Faculty Focus: Laureen Marchand

Laureen Marchand: Guiding Students through Gateway of Information

By Stephanie Edwards |   October 2010

Laureen Marchand , Faculty

UMUC graduate students have at least one thing in common—they are required to take UCSP 611, Introduction to Graduate Library Research Skills. It is only natural that this important gateway course is taught by Laureen Marchand— a librarian, artist, teacher, mentor, writer and editor, who has personally experienced the value of fine-tuned research skills in her multi-faceted career.

A resident of Saskatchewan, Canada, Laureen draws on her many passions when teaching UCSP 611. She has been an artist for thirty years and a librarian for twenty-five and said that for most of the time the two careers ran concurrently. As an online faculty member, she’s been able to combine her expertise to guide others.

Laureen points out that having a course like UCSP 611 is very important, as it can be applied in every area of study and to nearly every aspect of real life, and opens more doors than you can imagine. “We need to be able to sort out what is relevant and valuable to us from the morass of opinions, ideas, “spin,” and useful facts that we are all confronted with every day. 611 gives us the tools we need. It’s a lot to ask of a course—but UCSP 611 delivers!”

UCSP 611 teaches students to access and manage data from many sources including online sources, scholarly journals, government resources and community-based internet projects. “By the end of the course, students should know how to research online in their specialized area of interest, and there isn’t an area of study that this course can’t be applied to,” says Laureen. She noted that when describing the course to friends, they often say they “I should take that course!”

As an artist, Laureen has exhibited internationally, in addition to teaching and mentoring other artists, and writing about art and its applications. When asked how she brings her art skills to the UMUC classroom she said, “Art teaches us to find what is real and special in each circumstance. Each of my students is real and special, as are the subjects to which they bring their incredible energy and focus. I’m privileged to work with them.”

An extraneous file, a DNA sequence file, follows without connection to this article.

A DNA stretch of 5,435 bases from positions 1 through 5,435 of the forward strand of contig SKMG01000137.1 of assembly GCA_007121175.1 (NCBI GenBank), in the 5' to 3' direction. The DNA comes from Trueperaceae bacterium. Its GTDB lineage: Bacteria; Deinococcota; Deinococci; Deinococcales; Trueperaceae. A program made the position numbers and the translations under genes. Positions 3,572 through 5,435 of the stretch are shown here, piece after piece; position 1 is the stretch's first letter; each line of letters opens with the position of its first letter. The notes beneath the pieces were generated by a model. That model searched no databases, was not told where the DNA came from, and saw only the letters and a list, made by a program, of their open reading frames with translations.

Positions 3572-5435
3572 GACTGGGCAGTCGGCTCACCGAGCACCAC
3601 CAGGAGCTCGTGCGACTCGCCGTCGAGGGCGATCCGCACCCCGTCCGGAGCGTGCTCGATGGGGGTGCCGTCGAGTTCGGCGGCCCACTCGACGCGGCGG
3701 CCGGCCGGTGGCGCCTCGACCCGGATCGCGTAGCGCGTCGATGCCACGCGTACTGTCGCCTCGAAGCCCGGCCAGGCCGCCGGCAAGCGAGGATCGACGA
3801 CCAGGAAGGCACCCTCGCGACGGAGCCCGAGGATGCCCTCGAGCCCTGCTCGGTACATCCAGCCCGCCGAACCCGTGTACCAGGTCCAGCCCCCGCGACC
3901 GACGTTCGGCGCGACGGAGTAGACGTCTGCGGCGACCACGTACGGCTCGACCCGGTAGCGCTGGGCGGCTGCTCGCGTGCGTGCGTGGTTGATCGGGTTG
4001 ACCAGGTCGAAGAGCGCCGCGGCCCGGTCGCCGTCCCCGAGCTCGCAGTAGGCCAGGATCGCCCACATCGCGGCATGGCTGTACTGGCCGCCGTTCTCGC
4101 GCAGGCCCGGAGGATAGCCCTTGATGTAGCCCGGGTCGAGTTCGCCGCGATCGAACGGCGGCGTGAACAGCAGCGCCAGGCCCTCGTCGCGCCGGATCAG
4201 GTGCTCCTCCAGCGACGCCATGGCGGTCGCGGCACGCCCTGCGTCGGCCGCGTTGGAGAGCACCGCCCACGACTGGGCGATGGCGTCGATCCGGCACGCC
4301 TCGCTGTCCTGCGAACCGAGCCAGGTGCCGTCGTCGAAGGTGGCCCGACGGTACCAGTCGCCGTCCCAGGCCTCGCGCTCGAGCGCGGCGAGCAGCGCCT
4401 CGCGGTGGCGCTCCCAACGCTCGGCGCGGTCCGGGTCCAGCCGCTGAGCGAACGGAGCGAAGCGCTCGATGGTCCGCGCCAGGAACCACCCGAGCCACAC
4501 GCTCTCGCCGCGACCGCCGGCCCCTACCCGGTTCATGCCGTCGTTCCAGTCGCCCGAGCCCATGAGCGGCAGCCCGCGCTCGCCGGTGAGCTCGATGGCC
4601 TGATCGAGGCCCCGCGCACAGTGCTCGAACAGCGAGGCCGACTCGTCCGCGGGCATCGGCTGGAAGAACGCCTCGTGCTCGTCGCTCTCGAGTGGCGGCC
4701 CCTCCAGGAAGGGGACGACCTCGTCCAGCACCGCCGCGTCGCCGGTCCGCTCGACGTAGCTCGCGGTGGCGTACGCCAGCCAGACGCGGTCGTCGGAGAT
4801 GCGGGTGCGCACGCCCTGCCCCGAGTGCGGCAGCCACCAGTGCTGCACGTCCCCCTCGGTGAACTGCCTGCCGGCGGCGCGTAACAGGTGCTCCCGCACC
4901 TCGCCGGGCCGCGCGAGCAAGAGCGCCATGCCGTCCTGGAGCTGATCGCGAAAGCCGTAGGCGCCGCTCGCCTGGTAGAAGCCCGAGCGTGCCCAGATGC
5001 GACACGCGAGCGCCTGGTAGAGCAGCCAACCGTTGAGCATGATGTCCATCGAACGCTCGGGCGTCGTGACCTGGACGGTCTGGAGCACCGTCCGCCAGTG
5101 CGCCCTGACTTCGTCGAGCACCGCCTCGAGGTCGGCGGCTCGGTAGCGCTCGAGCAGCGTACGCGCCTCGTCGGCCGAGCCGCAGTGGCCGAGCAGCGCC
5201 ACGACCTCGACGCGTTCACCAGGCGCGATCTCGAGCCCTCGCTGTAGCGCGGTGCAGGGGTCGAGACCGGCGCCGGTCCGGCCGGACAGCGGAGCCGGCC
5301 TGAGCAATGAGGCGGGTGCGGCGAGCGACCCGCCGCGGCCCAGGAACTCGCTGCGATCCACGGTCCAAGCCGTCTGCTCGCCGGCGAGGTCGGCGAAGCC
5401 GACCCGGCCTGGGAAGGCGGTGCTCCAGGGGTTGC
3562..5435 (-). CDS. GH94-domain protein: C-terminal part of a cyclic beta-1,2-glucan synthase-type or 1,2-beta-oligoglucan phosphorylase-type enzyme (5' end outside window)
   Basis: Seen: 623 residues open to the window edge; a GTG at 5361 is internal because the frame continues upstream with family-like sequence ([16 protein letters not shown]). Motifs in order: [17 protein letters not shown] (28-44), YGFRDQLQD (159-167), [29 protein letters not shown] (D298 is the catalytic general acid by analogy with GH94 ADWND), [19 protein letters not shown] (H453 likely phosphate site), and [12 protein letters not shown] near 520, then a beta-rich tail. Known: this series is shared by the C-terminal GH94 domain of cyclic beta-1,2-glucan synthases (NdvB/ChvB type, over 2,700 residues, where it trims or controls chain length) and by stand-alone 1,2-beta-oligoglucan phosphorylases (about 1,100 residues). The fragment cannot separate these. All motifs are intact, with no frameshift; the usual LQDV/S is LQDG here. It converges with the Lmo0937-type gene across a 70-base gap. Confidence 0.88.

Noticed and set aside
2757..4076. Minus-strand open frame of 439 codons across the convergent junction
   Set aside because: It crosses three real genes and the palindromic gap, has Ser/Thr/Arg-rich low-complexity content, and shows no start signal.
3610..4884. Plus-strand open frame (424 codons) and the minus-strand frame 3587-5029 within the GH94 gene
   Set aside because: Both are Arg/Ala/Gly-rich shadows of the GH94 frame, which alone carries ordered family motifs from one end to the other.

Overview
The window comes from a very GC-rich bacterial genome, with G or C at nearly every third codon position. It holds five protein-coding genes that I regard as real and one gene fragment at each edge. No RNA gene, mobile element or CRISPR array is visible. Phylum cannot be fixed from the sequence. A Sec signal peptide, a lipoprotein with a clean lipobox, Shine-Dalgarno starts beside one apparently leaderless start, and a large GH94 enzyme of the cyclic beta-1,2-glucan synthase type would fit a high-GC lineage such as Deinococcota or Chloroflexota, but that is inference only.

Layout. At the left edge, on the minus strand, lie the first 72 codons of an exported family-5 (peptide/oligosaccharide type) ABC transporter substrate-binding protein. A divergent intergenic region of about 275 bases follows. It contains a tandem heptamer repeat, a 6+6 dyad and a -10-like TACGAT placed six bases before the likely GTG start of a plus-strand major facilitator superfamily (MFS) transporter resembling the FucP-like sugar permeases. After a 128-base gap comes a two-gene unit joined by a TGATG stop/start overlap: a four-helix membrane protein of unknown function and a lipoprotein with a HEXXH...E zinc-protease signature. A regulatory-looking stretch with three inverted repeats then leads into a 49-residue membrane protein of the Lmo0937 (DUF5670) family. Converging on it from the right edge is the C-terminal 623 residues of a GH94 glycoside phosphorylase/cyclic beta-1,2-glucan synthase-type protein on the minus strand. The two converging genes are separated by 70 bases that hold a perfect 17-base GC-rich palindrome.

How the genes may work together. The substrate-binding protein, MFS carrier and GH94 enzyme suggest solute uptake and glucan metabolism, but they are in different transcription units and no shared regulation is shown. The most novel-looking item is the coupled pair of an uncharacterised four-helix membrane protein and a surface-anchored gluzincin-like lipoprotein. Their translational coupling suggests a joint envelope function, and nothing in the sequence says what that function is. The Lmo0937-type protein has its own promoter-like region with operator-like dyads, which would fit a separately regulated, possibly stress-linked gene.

She recently authored one of the online components of The Art of Managing Your Career, a print and online guide for artists, spearheaded by the Cultural Human Resources Council in Ottawa, Canada. Marchand produced an online section, The Art of Managing Your Career in Visual Arts, geared towards visual artists interested in building a successful career from their art. She noted, “That kind of experience is invaluable for someone working with others who are developing their own similar skills.”

Along with being an art connoisseur, Laureen is also a librarian for the Saskatoon Theological Union (STU), a consortium of three protestant seminaries affiliated with the University of Saskatchewan. As STU’s Head Librarian, Marchand works nearly full time and covers three libraries in two buildings, two offices, with a small staff.

Laureen says she loves the people and the variety of projects at the library. “I get to combine the artist’s desire to create and change with the librarian’s desire to help bring knowledge to those who want it…an environment that combines scholarship, technology, passionate discourse, beauty, spirituality, and song. It’s a right-brained/left-brained artist/librarian’s dream!”

Balancing such a full life successfully allows Laureen to give sound advice to students doing the same, “My best advice would be, no matter how busy you are or how overwhelmed you feel, don’t forget to bring each project the attention it deserves. Being present in the choices we make gives us abundance to reduce pressure.” 

Laureen is happy to bring all of her self-proclaimed ‘right and left-brained’ experiences to the table when teaching Graduate Library Research Skills at UMUC. “To me both parts of the human possibility are important. As teacher, I can apply my skills in organization to help others discover theirs, and I can bring my new insight to support those intuitive leaps that make research its most rewarding.”